This photo shows the front and back of a 1943 steel penny. These were nicknamed; "Wartime Cent," "Steel War Penny," and "Steelie" during World War Two.
During World War 2, copper was used to make shell casings, wiring, and military equipment, along with pennies. As tremendous amounts of copper was needed for the U.S. war effort, the United States Mint researched into new designs for pennies using different kinds of metal and even plastic. It was decided that the new penny would be made of low-grade steel coated with zinc.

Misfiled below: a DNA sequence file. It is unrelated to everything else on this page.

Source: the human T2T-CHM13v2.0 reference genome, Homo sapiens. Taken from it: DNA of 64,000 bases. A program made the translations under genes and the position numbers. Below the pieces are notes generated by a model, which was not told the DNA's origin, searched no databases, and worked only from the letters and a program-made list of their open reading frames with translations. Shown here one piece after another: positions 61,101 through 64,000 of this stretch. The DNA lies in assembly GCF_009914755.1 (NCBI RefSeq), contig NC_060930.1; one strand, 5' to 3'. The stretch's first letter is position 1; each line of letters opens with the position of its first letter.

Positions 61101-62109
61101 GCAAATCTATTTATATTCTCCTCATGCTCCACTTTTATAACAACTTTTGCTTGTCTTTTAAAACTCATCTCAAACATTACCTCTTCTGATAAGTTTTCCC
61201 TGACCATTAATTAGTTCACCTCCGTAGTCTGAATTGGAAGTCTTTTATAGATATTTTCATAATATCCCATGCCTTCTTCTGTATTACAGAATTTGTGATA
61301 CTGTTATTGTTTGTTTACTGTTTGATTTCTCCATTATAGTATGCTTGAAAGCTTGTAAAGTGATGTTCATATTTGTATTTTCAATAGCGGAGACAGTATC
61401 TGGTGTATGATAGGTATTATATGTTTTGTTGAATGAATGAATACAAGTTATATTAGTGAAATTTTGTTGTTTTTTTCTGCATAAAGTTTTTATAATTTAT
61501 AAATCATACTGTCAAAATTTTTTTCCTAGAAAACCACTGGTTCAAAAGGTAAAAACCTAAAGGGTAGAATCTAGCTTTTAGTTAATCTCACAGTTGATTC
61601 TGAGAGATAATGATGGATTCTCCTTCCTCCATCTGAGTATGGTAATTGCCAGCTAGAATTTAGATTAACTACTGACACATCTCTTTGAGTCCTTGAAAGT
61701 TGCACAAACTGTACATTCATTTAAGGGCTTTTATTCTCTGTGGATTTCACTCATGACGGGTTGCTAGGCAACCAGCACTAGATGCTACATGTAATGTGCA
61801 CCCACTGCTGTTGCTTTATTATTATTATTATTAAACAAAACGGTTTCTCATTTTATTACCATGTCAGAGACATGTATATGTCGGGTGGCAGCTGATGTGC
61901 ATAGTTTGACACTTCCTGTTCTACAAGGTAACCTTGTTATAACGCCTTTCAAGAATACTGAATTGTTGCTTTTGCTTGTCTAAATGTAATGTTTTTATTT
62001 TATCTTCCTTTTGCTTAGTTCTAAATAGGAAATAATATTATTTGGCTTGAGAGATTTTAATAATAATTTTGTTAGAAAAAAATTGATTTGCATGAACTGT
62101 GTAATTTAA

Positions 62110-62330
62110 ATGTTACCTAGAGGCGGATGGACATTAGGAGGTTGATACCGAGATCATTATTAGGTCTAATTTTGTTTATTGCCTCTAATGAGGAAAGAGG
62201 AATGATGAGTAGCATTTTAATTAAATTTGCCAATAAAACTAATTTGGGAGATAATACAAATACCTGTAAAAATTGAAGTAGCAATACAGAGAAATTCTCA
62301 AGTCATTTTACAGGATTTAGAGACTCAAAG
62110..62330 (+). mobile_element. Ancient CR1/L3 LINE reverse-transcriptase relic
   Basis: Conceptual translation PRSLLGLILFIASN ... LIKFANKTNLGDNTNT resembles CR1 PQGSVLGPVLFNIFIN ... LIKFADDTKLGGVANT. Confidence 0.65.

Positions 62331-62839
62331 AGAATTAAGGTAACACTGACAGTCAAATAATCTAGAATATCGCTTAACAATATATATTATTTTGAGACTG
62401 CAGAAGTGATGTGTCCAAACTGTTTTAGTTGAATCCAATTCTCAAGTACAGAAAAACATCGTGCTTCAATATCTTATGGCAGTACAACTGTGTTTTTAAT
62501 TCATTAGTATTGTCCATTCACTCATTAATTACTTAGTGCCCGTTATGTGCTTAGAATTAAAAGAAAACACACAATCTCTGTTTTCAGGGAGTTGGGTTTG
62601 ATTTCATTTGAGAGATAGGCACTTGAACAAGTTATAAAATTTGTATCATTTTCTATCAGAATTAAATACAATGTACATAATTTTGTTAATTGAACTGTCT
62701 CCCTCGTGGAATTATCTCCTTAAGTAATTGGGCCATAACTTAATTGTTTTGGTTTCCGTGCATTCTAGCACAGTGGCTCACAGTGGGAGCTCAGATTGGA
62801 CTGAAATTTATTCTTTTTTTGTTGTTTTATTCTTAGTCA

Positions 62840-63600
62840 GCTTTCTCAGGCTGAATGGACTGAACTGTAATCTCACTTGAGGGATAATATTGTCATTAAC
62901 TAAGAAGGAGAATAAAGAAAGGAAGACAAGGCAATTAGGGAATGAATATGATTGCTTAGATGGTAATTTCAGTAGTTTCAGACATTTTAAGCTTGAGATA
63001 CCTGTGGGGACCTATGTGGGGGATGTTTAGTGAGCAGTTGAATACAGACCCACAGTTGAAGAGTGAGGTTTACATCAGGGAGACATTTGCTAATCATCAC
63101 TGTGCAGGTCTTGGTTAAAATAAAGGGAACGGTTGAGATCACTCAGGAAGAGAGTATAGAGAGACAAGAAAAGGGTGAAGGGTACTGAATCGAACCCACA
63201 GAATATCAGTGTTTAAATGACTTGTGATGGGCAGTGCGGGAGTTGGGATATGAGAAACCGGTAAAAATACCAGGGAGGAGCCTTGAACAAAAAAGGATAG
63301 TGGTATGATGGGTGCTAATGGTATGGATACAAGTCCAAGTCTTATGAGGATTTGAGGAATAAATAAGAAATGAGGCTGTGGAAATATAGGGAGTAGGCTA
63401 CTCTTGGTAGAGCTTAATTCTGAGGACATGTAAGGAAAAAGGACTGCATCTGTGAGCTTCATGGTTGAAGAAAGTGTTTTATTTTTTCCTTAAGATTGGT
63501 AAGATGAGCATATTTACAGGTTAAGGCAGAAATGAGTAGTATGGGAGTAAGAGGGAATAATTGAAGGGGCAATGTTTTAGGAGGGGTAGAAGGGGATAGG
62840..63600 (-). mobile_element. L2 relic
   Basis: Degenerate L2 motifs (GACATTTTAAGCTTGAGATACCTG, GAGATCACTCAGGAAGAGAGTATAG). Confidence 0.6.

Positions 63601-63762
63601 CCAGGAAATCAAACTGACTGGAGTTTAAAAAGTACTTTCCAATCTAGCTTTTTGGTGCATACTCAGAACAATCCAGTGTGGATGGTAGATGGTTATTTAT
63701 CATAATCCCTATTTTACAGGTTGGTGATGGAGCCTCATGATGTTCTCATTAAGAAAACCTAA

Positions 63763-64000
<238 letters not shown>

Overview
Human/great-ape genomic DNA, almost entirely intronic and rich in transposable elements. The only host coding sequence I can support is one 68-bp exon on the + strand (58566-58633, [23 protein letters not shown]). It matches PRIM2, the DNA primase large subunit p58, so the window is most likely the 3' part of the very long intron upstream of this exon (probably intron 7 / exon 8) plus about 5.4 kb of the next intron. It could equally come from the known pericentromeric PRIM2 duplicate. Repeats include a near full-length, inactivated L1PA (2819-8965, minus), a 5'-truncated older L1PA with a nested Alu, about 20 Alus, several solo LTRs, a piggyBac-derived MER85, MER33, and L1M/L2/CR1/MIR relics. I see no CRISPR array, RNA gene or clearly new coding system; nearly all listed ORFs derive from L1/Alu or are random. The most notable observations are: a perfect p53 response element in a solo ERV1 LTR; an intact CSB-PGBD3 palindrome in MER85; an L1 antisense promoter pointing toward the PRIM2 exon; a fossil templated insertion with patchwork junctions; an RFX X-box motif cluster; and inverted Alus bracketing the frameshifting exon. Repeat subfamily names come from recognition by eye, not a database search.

As with the old pennies, they were struck in San Francisco, Denver and Philadelphia.
But, the new penny had problems, it was magnetic, 13% lighter than the copper penny, the zinc coating oxidized, the edges would rust as that part was not coated and were often mistaken for dimes.
The steel penny was also made in 1944, however, due to a stamping error, all 1944 steelies were marked with 43.
The war penny was replaced by the shell casing penny (made of used ammunition casings) later in 1944.